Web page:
This blog addresses various emotional aspects of experiencing infertility. It is written by a clinical psychologist who specializes in infertility counseling. Thank you for reading, and best of luck with your journey!

Monday, July 29, 2013

Tales from the other side: setting realistic expectations of life after infertility

When I was struggling with infertility, having a child was almost like finding the "holy grail".  I was convinced that if I could just start my family, all of my problems would be solved.  I must add that most of this expectation was held unconsciously; regardless, boy was it ever wrong!  I am fortunate to be the mother of three (at this moment) reasonably healthy children, but I can't say I have ever approached the nirvana of a relatively problem-free existence.

I know from my clinical experience in working with individuals and couples struggling with infertilty that I am not alone in this belief.  Perhaps it's one of those working fictions that we need to keep us going during difficult times.  If we really recognized that difficult times don't really end, but just lead to difficult-in-a-different way times, we might just curl up in a ball and call it a day.  However, the usefulness of this fiction often dissipates after the infertility struggle is, at least overtly, over.  Often, I see people struggle with the expectation that once their child or children arrive, they should be over-the-moon happy all of the time.  When they don't always feel this way, they worry that they are not grateful enough, or that after they have endured, they are somehow not "doing it right".  Of course, it is their expectation that is inaccurate...most likely, their feelings are completely normal and expectable give their current situation,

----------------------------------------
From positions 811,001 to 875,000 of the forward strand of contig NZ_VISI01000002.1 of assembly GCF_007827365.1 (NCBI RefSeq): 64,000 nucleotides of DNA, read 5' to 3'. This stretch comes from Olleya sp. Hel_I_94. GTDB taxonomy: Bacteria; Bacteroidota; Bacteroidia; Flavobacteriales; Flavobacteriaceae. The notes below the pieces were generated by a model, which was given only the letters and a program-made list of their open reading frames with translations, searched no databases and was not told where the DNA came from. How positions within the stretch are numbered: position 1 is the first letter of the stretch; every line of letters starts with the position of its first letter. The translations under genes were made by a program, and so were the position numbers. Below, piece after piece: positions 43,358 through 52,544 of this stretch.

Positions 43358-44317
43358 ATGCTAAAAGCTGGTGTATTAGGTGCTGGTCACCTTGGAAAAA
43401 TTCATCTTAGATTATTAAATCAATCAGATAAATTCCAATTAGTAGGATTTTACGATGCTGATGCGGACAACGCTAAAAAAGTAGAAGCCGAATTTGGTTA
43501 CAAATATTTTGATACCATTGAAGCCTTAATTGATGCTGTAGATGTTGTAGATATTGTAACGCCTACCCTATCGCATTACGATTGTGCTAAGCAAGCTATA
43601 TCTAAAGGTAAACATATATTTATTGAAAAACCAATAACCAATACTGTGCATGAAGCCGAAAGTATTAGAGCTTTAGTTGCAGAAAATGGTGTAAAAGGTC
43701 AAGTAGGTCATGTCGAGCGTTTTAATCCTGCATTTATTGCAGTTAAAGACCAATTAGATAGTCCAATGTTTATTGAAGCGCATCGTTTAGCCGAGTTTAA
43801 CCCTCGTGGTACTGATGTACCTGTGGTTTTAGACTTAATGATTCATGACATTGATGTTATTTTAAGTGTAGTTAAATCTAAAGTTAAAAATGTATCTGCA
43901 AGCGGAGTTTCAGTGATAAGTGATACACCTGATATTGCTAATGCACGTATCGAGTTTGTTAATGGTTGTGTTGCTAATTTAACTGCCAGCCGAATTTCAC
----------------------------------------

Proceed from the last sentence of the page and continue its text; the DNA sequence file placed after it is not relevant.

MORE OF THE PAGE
In order to create a more realistic picture of life after infertilty, I will describe some of the more common experiences I have witnessed in the lives of others as well as my own life.

1.  Pregnancy after infertility is often filled with anxiety.

Instead of shouting with joy from the rooftops, many newly pregnant infertility patients are riddled with anxiety and fear.  This is usually quite the opposite of what they expected.  They live anxiously from beta to beta and ultrasound to ultrasound.  Every early pregnancy symptom is examined and reexamined.  As the pregnancy progresses, the anxiety dissipates somewhat, but it never totally goes away.